Did you know Park City has earned the nickname “Sin City” in Utah since the 1870s?
This is Bill Redeker with your weekly Park City History Bit.
Park City’s brothels catered to the young single miners working long hours and residing in crowded boarding houses. Past accounts suggest that many high-standing men also covertly visited the women.
The red light district, known as “The Row,” arose along Heber Avenue at the north side of the entrance to Deer Valley after concerned citizens demanded that the “disorderly houses” move out of residential neighborhoods and off of Main Street. A line of little wooden houses sprung up and business quickly resumed.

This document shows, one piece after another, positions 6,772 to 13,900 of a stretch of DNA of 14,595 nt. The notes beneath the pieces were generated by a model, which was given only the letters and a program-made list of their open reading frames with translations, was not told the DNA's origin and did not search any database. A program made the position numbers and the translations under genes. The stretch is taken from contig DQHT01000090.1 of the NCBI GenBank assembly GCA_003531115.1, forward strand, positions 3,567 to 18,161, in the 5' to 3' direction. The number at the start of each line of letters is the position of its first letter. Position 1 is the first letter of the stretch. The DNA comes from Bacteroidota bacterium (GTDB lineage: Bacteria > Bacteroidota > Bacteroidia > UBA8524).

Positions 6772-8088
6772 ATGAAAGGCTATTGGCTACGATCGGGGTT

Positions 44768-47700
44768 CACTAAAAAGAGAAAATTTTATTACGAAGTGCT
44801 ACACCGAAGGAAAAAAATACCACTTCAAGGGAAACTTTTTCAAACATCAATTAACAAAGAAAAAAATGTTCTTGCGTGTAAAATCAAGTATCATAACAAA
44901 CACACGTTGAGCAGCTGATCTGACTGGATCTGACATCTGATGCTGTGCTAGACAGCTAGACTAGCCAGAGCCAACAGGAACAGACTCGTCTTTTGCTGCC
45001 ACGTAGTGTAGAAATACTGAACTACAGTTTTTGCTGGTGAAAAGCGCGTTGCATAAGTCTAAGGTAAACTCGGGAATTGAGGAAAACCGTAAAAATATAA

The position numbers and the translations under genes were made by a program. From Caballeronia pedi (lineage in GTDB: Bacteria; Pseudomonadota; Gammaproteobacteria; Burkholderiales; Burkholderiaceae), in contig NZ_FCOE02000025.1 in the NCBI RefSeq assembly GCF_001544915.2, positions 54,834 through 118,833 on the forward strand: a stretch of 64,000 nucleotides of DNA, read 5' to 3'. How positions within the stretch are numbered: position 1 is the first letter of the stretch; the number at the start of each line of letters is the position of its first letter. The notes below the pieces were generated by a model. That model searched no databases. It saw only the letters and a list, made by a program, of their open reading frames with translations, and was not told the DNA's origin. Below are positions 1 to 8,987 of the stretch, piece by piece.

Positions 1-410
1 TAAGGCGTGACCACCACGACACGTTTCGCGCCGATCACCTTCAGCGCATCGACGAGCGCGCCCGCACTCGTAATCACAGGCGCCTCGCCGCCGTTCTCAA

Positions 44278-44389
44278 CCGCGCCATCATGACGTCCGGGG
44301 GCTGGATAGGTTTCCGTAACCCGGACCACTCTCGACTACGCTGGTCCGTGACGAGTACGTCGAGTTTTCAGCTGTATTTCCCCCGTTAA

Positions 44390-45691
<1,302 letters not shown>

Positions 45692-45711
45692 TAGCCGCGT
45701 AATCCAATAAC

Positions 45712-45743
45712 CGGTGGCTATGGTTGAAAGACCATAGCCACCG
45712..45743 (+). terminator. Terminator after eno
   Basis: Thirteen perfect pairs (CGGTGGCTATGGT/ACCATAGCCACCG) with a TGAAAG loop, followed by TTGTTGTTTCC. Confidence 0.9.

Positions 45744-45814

Arrests were frequent and usually resulted in a $10 to $25 fine. The fines provided a steady flow of income to the city, prompting officials to allow The Row to operate. Many residents tolerated the “soiled doves”, as long as their business was confined to The Row.
One 1907 newspaper article, however, declared the “denizens of the red light district too bold entirely”, and police began enforcing city ordinances of doors and blinds staying closed during working hours. The decline of prostitution in Park City came when state and county law enforcement conducted a “Sin Raid” one night in 1955, hitting six businesses and arresting at least 10 people. By 1956, The Row had completely shut down.
This Park City History Bit is brought to you by the Park City Museum, and their newest exhibit, “Miners to Moguls: 50 Years of Park City Skiing”, and is sponsored by Julie Hopkins of Keller Williams Real Estate.